Additional Land Expands Princeton Battlefield State Park

Princeton Battlefield State Park will be expanding by 4.6-acres to include more historic land that was key to tactical maneuvers during the battle, a turning point in the nation’s War for Independence, announced Department of Environmental Protection Commissioner Bob Martin, last week.

Partners who worked toward the preservation of the parcel included the DEP’s Green Acres Program, the New Jersey State Park Service, Mercer County, Princeton, and the nonprofit Princeton Battlefield Society and the Friends of Princeton Open Space.

The property fronts on Stockton Avenue, directly abutting the main battlefield site, and consists of slightly rolling land and a series of connected ponds and streams that drain to the Stony Brook. Access to the property will be developed in the near future. The addition will bring the park to nearly 80 acres in size.

“We feel a deep sense of honor in being able to add this land to one of the most important historic sites in the United States,” Commissioner Martin said. “This acquisition shows the true power of innovative partnerships and spirit of teamwork that protect places that are special to the people of New Jersey.”

The Battle of Princeton, fought on January 3, 1777, immediately followed George Washington’s stunning victory over Hessian troops at Trenton a week earlier, on the day after Christmas. The Trenton victory and Washington’s ensuing victory at Princeton helped change the course of the Revolutionary War by finally establishing the Continental Army as a viable fighting force.

The property and ridge that runs across the property is considered to have played a significant role in the tactical maneuvers that took place during the battle. The British troops turned off the Kings Highway (present-day Route 206) and approached the battle from this position. They made a fighting retreat back across this property.

In April, the property was purchased from the D’Ambrisi family for $850,000. The Green Acres Program’s state acquisition program contributed $450,000, Mercer County contributed $200,000, and the county also provided the nonprofit Friends of Princeton Open Space $100,000 as a match to a $100,000 Green Acres grant available to nonprofit groups.

“We always like to help add to existing parks, and this is purchase will increase the public’s abilities to access and use one of the most important and beloved parks in the Mercer County,” said Mercer County Executive Brian Hughes.

Princeton agreed to shoulder the costs of repairing the dam on the property and demolishing the house as its contribution to the preservation effort.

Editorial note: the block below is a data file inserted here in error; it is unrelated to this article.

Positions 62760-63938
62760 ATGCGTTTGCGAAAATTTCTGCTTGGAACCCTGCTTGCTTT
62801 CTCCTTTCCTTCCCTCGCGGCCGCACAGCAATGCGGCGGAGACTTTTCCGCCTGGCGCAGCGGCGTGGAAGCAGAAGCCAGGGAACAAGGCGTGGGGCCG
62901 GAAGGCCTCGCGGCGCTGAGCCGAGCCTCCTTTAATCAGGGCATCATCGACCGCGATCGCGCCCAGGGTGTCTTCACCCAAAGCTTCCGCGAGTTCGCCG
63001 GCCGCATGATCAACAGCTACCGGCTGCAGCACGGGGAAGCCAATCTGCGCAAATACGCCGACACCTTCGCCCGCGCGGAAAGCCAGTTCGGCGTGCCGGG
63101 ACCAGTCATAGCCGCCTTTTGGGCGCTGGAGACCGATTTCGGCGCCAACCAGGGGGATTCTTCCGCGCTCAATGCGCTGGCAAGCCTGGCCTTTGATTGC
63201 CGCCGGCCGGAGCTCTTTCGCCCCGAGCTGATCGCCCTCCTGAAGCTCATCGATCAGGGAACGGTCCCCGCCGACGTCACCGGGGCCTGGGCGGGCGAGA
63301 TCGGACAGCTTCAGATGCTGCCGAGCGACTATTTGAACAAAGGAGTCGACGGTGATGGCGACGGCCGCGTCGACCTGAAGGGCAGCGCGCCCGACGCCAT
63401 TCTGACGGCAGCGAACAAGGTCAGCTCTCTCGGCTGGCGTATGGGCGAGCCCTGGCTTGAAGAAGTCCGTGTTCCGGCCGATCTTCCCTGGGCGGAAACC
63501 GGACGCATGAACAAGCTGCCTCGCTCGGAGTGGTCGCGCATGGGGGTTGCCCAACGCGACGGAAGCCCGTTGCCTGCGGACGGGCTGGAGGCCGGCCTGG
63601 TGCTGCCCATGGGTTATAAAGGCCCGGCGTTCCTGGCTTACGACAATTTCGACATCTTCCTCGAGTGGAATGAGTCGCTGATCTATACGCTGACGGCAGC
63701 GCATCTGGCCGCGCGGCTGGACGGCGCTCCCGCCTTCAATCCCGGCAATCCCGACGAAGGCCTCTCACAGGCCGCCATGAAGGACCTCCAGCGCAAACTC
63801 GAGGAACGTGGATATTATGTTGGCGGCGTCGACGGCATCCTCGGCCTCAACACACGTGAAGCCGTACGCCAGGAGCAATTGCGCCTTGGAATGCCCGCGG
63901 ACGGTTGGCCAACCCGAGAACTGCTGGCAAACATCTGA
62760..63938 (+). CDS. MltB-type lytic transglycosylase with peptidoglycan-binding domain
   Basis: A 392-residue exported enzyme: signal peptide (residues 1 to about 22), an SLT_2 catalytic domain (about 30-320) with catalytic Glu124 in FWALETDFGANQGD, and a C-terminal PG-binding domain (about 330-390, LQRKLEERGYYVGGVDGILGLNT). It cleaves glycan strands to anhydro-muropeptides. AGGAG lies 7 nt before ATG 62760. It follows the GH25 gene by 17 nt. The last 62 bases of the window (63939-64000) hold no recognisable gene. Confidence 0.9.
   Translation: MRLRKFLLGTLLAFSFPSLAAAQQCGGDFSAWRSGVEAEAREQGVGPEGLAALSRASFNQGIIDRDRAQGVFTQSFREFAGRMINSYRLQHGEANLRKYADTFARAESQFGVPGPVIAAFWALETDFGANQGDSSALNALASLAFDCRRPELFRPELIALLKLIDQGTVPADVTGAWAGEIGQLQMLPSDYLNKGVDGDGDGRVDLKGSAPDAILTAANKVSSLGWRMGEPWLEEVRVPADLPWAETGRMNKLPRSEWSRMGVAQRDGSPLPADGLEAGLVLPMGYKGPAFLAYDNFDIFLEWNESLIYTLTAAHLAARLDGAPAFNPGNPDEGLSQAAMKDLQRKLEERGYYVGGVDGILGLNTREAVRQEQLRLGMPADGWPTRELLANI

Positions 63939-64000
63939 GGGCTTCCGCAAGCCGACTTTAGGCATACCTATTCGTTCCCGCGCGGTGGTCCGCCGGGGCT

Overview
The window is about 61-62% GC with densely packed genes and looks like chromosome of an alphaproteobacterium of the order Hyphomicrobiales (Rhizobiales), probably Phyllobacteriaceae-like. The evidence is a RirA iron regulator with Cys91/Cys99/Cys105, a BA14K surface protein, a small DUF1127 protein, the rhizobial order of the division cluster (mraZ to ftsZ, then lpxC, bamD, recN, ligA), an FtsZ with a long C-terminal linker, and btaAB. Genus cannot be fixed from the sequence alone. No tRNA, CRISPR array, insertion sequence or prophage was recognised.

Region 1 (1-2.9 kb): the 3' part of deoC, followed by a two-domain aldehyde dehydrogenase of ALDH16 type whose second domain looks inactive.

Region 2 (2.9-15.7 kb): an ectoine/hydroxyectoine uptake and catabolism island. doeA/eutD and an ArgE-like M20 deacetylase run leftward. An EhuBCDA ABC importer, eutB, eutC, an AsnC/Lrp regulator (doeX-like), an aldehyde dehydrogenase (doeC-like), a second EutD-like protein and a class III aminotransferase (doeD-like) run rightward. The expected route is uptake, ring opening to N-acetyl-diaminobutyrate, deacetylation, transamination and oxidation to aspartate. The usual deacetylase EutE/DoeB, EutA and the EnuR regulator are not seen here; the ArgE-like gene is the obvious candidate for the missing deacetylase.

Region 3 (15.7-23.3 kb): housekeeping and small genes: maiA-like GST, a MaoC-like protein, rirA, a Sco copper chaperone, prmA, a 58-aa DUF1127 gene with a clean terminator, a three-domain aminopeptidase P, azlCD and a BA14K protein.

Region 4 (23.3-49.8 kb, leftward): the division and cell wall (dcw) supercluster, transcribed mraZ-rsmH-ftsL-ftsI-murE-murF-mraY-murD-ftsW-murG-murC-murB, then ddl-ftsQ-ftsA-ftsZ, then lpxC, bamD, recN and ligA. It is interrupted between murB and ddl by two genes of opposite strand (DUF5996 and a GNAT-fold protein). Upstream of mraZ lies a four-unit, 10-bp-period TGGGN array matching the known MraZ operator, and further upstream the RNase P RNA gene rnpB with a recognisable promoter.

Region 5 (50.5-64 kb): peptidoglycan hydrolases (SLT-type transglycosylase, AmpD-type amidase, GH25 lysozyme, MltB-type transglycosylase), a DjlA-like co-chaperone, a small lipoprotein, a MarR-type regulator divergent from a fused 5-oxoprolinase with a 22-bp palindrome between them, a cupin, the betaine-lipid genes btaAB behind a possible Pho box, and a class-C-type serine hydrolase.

The property was critical to the battle, according to Kip Cherry, first Vice President of the Princeton Battlefield Society. Just before the first phase of the battle began, two British units stood on the ridge of the D’Ambrisi property, behind the colonnade that now stands in Battlefield Park, she explained. “Understanding these stories creates important insight into the battle and into the spirit and principles on which the nation was founded,” said Cherry.

Once the family expressed interest, representatives of the DEP’s Green Acres Program, Mercer County government, and the nonprofit Friends of Princeton Open Space teamed up as funding partners.

“Figuring out the details about demolition responsibilities and other issues such as an existing driveway easement was not easy,” said Princeton Mayor Liz Lempert. “Thanks to the cooperation of all the partners, and the great work done by our Engineering Department, we were able to work these things out. In fact, the dam repairs and house demolition were already complete as of the transfer of the property to the State to add to the park.”

Princeton Battlefield Society plans to use National Park Service grants to conduct an archaeological investigation in close cooperation with and supervision by the State Park Service. Future recreational use plans include extending the bike path that starts at Mercer Road to Stockton Street, with the possibility of connecting the much larger system of trails along the Stony Brook and elsewhere in Princeton.

For more about the park, including GPS coordinates and driving directions, visit: For more on the battle and efforts to preserve its history, visit the Princeton Battlefield Society website at:

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